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USA skateboarder Alana Smith tells their coming out story


Skateboarder Alana Smith [they/them], 20, competed for Team USA at the Tokyo Olympics, and was among notable out non-binary athletes at the Games, alongside footballer Quinn of Canada. Smith came out as bisexual at 16, and non-binary in 2021.

What was the ‘coming out to myself’ process like for you?

The ‘coming out to myself’ part was maybe the hardest part — especially growing up in a household [with] such a lack of emotional availability. We just didn’t really have conversations about anything, so I kind of had to figure things out on my own. I was like, ‘Wow, I feel this way about everybody and I don’t know if it’s normal.’ I started looking people up [online] and I realised that it was ok. It was just really hard to come to terms with [the fact that] I love everybody in their own ways. Also, with me being non-binary, that was a process of its own. I was like, ‘I don’t necessarily feel like I’m on one end or the other. Maybe, some days, I am feeling either way.’ In between kind of fits me. It was definitely a battle in its own way — not necessarily a bad or good way. It was just the process of figuring out me.

Did you have a specific reason for coming out to the media/public, rather than keeping your private life private?

Publicly, I came out as bi in 2016. Then, I came out as non-binary this year, which was big for me. Going into the Olympics, I just wanted to be my authentic self. I felt that if I was holding that back, I was not being my full self. I just wanted the world to know who I was. I’ve been in the public eye from such a young age when it comes to skating. I just felt like it was something I wanted to describe to the world, because growing up as a kid, I didn’t see a lot of people like me in whatever way that it was — whether it was how I identify my sexuality [or] also just the things that I’ve been through in life, whether it’s my past with family trauma or suicide. I wanted to share things that are super vulnerable and sensitive about me to the world to hopefully help the kids that needed it like I did. I wanted to be a support system, that representation of, ‘We’re out there. You’re not alone. It is ok to grow and for things to be a process and you’re going to change a million times over.’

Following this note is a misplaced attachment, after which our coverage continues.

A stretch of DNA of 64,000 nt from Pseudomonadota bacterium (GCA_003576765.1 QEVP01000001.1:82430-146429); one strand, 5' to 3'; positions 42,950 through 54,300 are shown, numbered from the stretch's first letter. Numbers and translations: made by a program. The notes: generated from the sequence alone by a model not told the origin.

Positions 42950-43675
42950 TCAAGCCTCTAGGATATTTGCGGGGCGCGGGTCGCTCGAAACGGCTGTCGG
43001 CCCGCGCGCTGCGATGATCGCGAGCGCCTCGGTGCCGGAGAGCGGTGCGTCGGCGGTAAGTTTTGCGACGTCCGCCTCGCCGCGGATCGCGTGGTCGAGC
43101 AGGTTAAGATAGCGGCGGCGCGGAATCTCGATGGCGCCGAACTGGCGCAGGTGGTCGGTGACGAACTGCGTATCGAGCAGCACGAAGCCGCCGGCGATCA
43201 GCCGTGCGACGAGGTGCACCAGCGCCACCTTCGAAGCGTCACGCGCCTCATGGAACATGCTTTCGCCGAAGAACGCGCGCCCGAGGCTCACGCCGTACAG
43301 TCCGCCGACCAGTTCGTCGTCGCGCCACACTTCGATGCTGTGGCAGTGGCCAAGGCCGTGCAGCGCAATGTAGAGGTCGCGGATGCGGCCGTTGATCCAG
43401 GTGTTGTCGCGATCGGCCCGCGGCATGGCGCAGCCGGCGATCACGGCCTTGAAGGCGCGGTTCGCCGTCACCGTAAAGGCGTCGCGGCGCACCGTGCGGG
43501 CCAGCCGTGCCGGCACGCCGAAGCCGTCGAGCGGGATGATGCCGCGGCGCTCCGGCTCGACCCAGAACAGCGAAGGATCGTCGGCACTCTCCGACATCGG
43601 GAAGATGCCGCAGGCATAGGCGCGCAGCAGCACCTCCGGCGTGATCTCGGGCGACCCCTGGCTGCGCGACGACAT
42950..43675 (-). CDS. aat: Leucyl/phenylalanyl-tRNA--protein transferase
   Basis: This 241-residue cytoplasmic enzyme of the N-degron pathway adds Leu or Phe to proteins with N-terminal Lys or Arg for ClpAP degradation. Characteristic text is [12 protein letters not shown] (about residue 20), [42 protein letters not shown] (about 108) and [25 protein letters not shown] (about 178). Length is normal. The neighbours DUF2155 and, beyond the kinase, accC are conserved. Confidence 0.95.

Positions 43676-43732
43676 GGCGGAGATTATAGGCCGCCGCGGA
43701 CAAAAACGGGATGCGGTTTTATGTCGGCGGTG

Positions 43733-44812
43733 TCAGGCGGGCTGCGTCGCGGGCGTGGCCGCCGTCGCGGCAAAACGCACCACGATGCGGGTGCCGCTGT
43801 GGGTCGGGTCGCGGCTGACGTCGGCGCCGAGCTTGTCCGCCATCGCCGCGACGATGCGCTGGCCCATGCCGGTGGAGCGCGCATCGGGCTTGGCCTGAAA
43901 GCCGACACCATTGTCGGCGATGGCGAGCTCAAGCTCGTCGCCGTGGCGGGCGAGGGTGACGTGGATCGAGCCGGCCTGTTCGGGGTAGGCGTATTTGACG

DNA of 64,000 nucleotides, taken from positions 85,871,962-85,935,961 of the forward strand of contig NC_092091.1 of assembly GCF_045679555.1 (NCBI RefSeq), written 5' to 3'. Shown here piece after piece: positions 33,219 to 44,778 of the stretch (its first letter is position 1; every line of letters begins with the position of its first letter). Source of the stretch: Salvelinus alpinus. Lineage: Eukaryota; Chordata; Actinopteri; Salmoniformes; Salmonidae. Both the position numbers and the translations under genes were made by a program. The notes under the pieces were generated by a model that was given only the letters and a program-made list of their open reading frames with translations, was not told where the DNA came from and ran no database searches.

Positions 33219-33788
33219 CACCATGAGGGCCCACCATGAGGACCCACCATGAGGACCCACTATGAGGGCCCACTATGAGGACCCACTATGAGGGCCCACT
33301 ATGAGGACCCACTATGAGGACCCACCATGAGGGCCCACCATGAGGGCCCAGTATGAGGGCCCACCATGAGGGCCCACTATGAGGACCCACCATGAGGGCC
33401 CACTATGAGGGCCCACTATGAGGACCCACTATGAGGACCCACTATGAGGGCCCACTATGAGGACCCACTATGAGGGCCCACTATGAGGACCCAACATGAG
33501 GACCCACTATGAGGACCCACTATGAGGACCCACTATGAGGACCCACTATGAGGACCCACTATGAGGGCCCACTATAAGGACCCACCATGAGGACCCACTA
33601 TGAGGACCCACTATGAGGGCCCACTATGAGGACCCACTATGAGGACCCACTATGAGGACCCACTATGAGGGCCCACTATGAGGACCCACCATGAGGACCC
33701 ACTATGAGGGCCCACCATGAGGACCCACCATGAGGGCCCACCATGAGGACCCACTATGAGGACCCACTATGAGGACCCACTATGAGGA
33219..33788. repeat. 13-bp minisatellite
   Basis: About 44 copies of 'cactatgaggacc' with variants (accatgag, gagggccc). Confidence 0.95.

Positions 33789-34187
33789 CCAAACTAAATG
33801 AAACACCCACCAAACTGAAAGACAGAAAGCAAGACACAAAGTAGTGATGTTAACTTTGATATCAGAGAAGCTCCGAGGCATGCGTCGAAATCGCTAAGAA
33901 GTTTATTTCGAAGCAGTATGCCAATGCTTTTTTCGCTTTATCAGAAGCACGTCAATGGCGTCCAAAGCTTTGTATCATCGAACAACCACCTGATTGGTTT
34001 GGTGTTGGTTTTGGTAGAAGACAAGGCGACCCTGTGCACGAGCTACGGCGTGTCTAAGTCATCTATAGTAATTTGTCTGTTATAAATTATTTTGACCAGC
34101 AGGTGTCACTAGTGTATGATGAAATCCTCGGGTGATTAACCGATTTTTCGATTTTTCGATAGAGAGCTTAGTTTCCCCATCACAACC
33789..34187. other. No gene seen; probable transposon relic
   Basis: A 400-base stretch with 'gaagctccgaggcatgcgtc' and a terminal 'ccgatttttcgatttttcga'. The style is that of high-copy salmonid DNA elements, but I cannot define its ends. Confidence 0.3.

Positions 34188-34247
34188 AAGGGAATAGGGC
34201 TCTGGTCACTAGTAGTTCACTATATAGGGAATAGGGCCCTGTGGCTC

READ: 17 LGBTQ+ athletes share their coming out journeys

Has coming out impacted your career and opportunities at all?

I don’t know that it necessarily impacted me in a way that I truly saw visible. Even now, coming out as non-binary is such a fresh thing for me. I want to keep myself safe and I also want to keep everybody else safe, but it’s still so new and fresh that it hasn’t impacted me in any crazy way. I think it’s more that I’m trying to figure out my route now. I want to figure out what I want to do, where I feel most comfortable and where I have the fullest potential. Because there are so many routes in skateboarding. I definitely don’t want to confine myself to any category — that’s been my biggest battle that I have to push through: Feeling like I have to confine myself to one particular category.

How has your sport changed with regard to the LGBTQ+ community during your career?

When it comes to skateboarding and my career, the more open I am, the people who support me are doing just the same. I came into skating as this person that I was kind of forced to be. A lot of people loved that person, but that just wasn’t me. The more I grew, the people who supported me grew with me. With skating, the more that it became authentic to me and the more that I felt that I was truly being myself, the people around me have also been like that, whether it’s sponsors or the things that I’m doing — whether it’s competing or at camps hanging out with people.